By John Kemp
LONDON Feb 23 (Reuters) - The combination of surging oil prices and weak currencies is subjecting Europe's economies to a classic oil shock, which will add to the region's economic woes in 2012.
So far, strong currencies have blunted the impact on the United States, China and Japan. But the magnitude of oil-price rises, coupled with an expected recession in Europe, will probably cause growth to slow in these economies as well by mid-year.
NET PRICE RISES
Not all price changes have the same economic impact. Nonetheless, "the correlation between oil shocks and economic recessions appears to be too strong to be just a coincidence," University of California Professor James Hamilton wrote in a 2010 paper on "Historical oil shocks".
Surveying the experience of the United States, Hamilton found, "All but one of the 11 post-war recessions were associated with an increase in the price of oil, the single exception being the recession of 1960. Likewise, all but one of ... 12 oil price episodes ... were accompanied by U.S. recessions, the single exception being the 2003 oil price increase associated with the Venezuelan unrest and second Persian Gulf War."
Hamilton found price changes have a non-linear impact on GDP. "Oil price increases affect the economy, whereas decreases do not, and increases that come after a long period of stable prices have a bigger effect than those that simply correct previous decreases," he wrote in a paper entitled "What is an oil price shock?" published in 2000 and updated since then.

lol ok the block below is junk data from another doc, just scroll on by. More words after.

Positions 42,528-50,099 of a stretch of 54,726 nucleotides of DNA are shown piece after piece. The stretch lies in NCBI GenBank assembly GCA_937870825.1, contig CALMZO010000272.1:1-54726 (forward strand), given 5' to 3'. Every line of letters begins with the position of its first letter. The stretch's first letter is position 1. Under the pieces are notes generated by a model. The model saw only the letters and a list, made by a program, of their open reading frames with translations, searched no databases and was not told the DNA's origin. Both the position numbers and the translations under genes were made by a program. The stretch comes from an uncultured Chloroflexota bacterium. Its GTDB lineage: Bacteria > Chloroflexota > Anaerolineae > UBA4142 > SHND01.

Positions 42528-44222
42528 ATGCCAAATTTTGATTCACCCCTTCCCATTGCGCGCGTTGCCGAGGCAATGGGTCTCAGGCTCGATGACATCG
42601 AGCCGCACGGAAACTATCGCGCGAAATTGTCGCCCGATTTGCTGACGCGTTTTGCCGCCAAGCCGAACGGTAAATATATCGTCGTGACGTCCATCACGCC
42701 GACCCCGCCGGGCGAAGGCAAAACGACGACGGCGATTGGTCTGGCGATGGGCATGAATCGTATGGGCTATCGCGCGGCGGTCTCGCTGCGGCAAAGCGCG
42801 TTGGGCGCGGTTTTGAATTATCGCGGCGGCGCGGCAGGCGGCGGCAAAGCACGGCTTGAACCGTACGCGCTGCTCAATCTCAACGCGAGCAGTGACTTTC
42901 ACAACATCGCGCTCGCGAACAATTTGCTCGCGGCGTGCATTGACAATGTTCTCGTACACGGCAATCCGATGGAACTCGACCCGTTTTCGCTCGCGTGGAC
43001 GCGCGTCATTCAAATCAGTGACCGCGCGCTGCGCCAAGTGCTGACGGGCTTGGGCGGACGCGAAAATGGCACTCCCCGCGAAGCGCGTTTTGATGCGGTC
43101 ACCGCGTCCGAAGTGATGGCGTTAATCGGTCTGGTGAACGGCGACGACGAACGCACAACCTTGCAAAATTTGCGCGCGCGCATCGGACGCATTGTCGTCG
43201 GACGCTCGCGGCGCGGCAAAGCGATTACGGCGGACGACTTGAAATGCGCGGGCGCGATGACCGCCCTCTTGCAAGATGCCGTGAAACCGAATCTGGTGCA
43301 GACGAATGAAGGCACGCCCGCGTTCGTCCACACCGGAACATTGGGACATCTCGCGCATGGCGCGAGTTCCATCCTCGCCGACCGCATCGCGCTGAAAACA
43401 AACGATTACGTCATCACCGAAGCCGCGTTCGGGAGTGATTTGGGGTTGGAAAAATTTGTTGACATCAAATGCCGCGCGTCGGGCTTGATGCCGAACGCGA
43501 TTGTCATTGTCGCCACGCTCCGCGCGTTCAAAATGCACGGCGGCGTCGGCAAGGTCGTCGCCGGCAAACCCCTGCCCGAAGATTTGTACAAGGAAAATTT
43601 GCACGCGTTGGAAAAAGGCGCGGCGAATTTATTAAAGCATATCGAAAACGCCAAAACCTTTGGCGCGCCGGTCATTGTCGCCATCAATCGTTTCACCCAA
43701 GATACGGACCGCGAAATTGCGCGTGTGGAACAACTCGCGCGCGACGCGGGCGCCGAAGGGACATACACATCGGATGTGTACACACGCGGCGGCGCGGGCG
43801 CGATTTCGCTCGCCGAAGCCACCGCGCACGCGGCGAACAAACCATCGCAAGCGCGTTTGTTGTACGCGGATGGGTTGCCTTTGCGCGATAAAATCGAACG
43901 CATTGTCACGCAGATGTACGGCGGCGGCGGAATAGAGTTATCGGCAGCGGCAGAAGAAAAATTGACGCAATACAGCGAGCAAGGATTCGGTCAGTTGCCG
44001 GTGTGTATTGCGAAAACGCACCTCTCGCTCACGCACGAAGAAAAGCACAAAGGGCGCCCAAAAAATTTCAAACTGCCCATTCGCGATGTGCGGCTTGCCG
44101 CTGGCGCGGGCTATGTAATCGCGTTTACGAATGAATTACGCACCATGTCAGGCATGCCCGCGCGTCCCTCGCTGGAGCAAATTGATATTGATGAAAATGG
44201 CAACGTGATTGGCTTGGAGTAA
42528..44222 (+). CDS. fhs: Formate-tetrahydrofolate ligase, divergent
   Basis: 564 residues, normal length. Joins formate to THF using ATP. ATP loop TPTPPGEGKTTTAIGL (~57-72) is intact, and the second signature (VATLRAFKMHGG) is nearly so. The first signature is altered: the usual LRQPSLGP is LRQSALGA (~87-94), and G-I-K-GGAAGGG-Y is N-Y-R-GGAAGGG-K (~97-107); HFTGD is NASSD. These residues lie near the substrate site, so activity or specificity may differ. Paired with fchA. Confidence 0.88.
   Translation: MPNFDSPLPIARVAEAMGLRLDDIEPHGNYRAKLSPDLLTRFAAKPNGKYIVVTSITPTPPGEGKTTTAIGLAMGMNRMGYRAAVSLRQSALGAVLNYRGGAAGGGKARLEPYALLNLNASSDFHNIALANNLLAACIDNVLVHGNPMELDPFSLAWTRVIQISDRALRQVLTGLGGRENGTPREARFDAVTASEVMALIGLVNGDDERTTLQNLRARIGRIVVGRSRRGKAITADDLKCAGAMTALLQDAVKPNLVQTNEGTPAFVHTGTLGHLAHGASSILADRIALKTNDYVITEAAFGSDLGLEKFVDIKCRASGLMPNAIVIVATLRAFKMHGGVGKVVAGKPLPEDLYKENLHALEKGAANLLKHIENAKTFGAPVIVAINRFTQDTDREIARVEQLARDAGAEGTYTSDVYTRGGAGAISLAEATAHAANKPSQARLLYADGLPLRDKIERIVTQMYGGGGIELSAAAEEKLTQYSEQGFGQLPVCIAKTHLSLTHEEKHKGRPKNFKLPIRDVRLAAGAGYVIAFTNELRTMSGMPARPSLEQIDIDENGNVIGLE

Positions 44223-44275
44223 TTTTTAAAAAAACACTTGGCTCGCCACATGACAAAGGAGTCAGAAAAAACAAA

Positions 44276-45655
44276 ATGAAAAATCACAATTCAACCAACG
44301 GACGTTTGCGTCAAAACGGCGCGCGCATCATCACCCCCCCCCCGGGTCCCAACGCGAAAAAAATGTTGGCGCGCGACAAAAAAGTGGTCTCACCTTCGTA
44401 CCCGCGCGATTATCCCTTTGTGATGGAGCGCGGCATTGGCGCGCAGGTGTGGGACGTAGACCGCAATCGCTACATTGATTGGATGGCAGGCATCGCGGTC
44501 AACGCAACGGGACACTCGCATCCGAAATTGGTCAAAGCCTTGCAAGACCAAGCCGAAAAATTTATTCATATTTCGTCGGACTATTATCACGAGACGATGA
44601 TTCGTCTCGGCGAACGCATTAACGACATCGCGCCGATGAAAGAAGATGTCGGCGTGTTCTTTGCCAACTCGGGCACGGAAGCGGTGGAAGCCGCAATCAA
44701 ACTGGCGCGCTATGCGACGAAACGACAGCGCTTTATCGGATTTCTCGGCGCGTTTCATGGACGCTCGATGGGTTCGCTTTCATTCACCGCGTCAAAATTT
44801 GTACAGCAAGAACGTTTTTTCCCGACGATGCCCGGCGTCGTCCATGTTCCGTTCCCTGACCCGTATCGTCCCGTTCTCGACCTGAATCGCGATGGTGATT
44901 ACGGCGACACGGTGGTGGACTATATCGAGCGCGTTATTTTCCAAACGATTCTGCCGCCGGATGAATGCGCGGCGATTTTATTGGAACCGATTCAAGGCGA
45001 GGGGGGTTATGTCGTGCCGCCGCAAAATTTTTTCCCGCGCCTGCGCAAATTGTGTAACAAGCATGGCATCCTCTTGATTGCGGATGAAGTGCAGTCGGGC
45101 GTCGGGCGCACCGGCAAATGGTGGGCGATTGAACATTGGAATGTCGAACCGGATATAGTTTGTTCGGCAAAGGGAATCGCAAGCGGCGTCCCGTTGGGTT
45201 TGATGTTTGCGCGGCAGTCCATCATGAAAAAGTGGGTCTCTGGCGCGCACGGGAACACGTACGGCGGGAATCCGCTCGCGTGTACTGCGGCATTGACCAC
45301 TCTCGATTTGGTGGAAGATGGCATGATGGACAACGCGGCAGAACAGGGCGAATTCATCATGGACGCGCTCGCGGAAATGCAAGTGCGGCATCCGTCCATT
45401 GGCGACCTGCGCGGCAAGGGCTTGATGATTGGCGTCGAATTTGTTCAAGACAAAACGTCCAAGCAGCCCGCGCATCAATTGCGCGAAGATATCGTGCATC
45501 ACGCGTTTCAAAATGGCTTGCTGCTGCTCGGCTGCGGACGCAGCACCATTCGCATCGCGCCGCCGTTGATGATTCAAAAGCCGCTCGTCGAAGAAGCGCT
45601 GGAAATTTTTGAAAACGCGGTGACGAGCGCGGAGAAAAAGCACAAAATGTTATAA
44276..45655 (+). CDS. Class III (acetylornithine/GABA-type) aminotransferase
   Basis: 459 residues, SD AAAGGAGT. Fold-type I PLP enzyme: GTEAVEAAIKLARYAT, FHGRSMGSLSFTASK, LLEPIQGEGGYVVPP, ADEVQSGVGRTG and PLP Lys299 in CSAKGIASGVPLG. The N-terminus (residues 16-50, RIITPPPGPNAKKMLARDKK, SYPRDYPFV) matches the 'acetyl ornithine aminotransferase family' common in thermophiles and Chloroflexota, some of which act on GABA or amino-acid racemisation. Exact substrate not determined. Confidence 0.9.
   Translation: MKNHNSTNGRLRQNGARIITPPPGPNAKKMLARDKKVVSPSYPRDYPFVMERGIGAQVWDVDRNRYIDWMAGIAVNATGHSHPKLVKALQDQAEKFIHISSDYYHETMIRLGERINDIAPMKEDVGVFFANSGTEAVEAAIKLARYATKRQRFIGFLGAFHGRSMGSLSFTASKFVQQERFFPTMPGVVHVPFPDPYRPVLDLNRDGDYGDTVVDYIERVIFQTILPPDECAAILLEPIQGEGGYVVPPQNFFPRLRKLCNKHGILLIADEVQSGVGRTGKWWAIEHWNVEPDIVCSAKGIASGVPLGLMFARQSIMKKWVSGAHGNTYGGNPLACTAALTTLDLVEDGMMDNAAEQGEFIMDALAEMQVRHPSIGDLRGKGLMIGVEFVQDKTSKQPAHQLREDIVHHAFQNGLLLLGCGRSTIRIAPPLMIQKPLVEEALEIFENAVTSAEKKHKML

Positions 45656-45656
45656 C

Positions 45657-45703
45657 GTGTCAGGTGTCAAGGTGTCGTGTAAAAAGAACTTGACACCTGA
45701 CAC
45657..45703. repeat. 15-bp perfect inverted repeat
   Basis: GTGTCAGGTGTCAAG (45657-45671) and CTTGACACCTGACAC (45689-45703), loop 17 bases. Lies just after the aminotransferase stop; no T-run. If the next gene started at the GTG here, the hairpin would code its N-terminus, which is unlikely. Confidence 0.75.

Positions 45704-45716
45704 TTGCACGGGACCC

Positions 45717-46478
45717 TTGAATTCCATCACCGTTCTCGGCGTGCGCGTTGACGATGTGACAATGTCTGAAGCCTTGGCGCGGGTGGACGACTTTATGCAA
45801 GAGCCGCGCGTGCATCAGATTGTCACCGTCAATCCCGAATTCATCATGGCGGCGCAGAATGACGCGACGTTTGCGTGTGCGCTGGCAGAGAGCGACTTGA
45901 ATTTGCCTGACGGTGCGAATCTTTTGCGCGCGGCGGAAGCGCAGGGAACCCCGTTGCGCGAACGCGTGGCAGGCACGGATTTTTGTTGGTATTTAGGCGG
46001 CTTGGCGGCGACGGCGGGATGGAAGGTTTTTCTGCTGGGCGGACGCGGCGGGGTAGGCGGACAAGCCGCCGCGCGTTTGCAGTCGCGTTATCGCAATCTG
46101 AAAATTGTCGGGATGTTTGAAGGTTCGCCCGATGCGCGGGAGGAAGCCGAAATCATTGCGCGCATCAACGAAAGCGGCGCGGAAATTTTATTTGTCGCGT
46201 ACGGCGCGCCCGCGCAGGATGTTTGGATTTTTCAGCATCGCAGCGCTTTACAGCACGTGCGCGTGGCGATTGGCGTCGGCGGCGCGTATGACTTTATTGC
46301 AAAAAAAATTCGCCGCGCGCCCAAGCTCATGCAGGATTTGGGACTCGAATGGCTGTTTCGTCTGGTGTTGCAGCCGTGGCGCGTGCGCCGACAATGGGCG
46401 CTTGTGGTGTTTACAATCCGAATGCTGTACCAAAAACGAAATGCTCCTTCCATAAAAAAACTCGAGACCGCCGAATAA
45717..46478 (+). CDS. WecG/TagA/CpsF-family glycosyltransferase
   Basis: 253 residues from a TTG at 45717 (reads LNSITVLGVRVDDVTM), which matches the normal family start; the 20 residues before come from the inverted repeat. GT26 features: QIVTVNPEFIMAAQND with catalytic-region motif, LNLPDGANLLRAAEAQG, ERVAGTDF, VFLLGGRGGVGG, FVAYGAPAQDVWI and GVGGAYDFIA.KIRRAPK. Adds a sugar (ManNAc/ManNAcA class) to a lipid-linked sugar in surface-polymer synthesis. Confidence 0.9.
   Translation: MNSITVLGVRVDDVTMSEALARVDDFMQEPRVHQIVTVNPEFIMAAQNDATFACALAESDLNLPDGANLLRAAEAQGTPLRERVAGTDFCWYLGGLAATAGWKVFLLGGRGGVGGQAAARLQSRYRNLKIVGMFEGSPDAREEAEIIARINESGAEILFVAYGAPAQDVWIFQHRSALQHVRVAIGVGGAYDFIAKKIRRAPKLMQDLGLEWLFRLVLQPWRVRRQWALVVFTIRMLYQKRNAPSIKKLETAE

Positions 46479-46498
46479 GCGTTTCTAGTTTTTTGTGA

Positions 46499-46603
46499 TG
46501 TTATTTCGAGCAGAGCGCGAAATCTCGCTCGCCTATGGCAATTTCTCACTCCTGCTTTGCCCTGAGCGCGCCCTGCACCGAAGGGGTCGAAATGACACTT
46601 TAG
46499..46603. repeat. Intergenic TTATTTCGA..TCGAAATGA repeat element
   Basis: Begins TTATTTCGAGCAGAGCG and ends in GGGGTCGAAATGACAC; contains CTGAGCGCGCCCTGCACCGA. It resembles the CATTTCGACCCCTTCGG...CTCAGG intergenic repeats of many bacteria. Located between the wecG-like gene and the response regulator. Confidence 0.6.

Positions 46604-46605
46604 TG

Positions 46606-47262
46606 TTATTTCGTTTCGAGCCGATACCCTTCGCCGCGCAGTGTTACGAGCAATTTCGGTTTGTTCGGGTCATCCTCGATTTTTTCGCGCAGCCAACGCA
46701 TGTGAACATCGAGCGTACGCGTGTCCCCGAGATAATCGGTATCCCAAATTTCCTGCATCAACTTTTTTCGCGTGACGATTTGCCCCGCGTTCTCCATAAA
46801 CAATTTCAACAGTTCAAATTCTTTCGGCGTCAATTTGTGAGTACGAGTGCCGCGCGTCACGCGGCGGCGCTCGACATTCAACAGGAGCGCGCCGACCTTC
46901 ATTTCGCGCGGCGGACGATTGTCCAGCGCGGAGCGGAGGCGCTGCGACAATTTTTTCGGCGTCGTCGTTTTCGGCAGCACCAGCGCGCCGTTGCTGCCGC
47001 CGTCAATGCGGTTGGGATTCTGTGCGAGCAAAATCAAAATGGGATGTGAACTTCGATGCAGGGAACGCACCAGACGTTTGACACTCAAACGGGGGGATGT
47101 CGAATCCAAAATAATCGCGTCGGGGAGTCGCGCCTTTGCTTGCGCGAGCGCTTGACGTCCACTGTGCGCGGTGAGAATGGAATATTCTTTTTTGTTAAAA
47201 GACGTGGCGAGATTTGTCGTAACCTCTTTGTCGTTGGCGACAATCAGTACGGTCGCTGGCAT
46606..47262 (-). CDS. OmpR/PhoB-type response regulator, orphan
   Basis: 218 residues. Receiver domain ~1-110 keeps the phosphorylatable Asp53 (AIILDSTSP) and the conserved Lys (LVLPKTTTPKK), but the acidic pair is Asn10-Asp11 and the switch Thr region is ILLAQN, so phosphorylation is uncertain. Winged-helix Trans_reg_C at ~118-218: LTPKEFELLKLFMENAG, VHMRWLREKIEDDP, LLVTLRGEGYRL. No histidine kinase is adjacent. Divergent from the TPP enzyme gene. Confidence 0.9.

In other words, price rises are more likely to affect the economy if they set a new high beyond the recent experience of consumers and firms, rather than just reversing earlier declines. New highs maximise pain on household and business budgets and create damaging uncertainty about whether prices will rise even more in future.
To capture this look-back effect, Hamilton argues the impact can best be understood by looking at the "net oil price increase". The net increase distinguishes between rises that establish new highs compared with some previous period and those that simply reverse declines. The bigger the net rise, the bigger the impact on economic output.
Obviously, it depends on what is meant by recent experience. Hamilton used the net increase compared with the maximum price over the previous 12 months, though others have used a longer timeframe of up to three years.
Chart 1 shows net price increases over the previous 12 months for U.S. and Brent crude (using front-month futures prices), as well as Brent prices expressed in euros, sterling, yen and yuan, and U.S. retail gasoline prices.
Using this measure, European economies paying for Brent in euros began suffering an oil shock in January, and Britain will formally start to experience an oil shock in the next few days, if the current Brent price and sterling/dollar exchange rate are maintained.
Countries with stronger currencies have been somewhat insulated and are still some way from shock levels. Brent would need to rise a further 4 percent before the United States starts to experience a "Hamilton" shock, while U.S. gasoline prices are around 9 percent away from shock level. For China, Brent prices are 7.4 percent below shock levels, while in Japan the difference is 10 percent.